Published 12 years after his famous On the Origin of Species, The Descent of Man was Darwin’s second work dealing with the theory of evolution and natural selection.  His first, On the Origin of Species, may be a more familiar title to many, but it is on page 2 of the 1st edition of The Descent of Man that Darwin first used the term evolution.

Vol. I page 2 Introduction chapter

Use of the word “evolution” in 1st paragraph

The Rare Book Room has a copy of the 1st edition, 1st issue, which was published in 2 volumes in a run of 2500 copies on February 24, 1871.  It was given to the library by Dr. Carlton B. Chapman, Davidson class of 1936, and a collector in the area of medical history.  It is in its original green cloth binding,

Original binding of Descent of Man Vol. I and Vol. II

Original binding

and a bookseller’s note on the title page of volume 1 indicates that it is a “1st edition as issued.”  The volumes are illustrated throughout with wood engravings.

Two images in the book of Embryonic Development. The upper figure is human embryo, fro Ecker. Lower figure is that of a dog from Bischoff.


Errata sheet Vol. I & Vol. II and Contents page Part II

Errata sheet






An errata sheet on the verso (back) of the title page of volume 2 lists the errors noted but un-corrected in the text, such as the word mail for male, and a scrambled spelling of walruses as narwhals.  Darwin also noted in a postscript that he made a “serious and unfortunate error, in relation to the sexual differences of animals” on pages 297-299 of volume 1, and admits that “the explanation given is wholly erroneous.”

Postscript Vol. I noting "serious and unfortunate error"

“serious and unfortunate error”

(Even great scientists sometimes make initial errors in discovery!)

Thanks, Dr. Chapman, for this great donation to the RBR collection.

Bruce Rogers Collection

Song of Roland

Song of Roland

Song of Roland 1906

Thanks to the generosity of Dr. Harold M. Marvin, Davidson class of 1914, and due to his friendship with a longtime patient and friend, the Smith Rare Book Room holds a valuable collection of books designed by the noted typographer, Bruce Rogers.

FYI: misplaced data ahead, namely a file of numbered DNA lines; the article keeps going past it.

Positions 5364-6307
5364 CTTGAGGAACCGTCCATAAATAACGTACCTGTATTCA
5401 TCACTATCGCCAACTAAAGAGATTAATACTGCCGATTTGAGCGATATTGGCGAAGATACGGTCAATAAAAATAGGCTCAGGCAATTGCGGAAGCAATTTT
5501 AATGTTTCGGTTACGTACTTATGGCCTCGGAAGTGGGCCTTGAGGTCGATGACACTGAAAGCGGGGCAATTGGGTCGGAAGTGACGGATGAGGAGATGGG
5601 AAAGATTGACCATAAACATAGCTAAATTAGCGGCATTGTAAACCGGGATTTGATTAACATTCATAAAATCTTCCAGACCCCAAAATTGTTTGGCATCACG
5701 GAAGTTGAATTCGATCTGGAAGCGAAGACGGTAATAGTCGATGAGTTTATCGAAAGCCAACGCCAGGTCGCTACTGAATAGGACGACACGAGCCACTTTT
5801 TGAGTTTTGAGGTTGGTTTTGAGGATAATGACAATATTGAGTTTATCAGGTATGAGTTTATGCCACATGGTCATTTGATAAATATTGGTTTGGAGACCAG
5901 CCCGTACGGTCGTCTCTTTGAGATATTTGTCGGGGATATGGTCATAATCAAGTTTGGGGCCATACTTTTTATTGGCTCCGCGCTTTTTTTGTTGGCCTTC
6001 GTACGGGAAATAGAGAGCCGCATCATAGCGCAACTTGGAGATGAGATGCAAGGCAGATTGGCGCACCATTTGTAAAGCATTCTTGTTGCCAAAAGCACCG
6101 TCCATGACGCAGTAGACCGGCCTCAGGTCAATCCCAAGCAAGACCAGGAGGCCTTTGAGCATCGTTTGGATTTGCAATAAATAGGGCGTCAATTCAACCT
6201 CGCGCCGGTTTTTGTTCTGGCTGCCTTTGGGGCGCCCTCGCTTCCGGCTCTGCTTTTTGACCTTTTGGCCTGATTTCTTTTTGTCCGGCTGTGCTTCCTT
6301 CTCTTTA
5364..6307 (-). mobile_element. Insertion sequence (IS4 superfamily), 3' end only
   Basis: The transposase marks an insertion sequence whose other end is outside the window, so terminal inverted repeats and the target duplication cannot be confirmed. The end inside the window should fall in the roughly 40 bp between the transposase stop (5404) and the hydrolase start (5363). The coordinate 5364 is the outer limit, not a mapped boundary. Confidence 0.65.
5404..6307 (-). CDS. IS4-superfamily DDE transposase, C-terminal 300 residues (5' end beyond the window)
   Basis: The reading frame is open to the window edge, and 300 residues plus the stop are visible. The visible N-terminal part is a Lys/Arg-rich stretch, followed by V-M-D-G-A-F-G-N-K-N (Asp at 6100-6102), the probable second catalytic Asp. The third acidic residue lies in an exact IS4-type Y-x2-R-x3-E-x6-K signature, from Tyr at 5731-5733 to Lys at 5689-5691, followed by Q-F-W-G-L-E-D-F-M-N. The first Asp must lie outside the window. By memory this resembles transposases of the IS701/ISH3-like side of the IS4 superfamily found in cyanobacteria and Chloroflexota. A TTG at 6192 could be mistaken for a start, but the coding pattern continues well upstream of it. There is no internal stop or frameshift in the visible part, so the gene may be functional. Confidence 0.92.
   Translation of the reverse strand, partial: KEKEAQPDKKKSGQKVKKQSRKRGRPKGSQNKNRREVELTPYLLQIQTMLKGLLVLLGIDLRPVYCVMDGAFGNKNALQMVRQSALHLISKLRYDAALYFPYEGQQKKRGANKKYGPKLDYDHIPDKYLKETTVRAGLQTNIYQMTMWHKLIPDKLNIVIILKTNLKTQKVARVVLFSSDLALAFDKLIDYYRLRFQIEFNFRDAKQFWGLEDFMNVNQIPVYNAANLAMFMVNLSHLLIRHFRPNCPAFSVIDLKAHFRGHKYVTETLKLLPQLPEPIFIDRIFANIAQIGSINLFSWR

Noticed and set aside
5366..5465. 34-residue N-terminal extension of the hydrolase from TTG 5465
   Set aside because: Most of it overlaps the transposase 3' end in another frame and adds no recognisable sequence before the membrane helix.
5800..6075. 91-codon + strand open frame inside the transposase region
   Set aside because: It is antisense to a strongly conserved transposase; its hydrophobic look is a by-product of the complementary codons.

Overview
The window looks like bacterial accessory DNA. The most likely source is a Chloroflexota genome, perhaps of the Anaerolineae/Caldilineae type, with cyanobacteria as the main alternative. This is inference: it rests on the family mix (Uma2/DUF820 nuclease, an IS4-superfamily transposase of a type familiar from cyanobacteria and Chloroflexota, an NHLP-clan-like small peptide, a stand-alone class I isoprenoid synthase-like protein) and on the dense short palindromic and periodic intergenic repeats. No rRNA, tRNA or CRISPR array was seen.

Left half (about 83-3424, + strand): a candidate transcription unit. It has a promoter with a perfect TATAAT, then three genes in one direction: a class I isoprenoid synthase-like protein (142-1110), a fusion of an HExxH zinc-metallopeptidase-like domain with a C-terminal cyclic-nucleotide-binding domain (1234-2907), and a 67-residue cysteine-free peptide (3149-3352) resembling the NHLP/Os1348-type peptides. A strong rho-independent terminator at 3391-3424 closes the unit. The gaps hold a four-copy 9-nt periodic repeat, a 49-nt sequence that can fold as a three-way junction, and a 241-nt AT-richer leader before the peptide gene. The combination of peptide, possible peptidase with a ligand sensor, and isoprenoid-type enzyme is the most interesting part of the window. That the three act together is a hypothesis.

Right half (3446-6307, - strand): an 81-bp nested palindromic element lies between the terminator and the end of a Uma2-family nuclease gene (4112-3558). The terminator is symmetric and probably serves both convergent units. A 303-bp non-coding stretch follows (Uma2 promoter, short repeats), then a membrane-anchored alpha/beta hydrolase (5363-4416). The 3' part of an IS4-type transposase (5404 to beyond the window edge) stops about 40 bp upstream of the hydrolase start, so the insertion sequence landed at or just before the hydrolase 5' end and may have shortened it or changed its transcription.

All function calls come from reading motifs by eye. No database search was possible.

Bruce Rogers was born in Linwood, Indiana in 1870.  He graduated from Purdue, and spent a number of years as an illustrator in Indianapolis before moving to Boston in 1896.  For 16 years he was associated with Houghton Mifflin in Boston as a book designer, first designing trade editions.  In 1900 he was asked to take charge of their limited edition and fine typography books, and for the next 12 years he designed more than 100 “Riverside Press” editions.

Centaur 1915 - 1st page

Centaur 1915 – 1st page

After leaving Houghton Mifflin, Rogers designed one of his most noted works, The Centaur, printed in a typeface which he had developed during years of experimentation, and, known as “centaur” type, was to be considered one of his most significant achievements.  During his long career, Rogers also served as Printing Advisor to the Cambridge University Press and to Harvard University, as well as working with the printing house of William Edwin Rudge in New York.

Centaur 1915 - Title page

Centaur 1915 – Title page

Bruce Rogers is considered a printer and designer of great versatility and variety, and is noted for both the works he designed and the typefaces he created.  Many of the books in the library’s Bruce Rogers Collection were inscribed to Dr. Marvin by Bruce Rogers, and a few were originally a part of Rogers’ own personal collection.

Thanks to Dr. Marvin for his generosity in giving us this important and beautiful collection.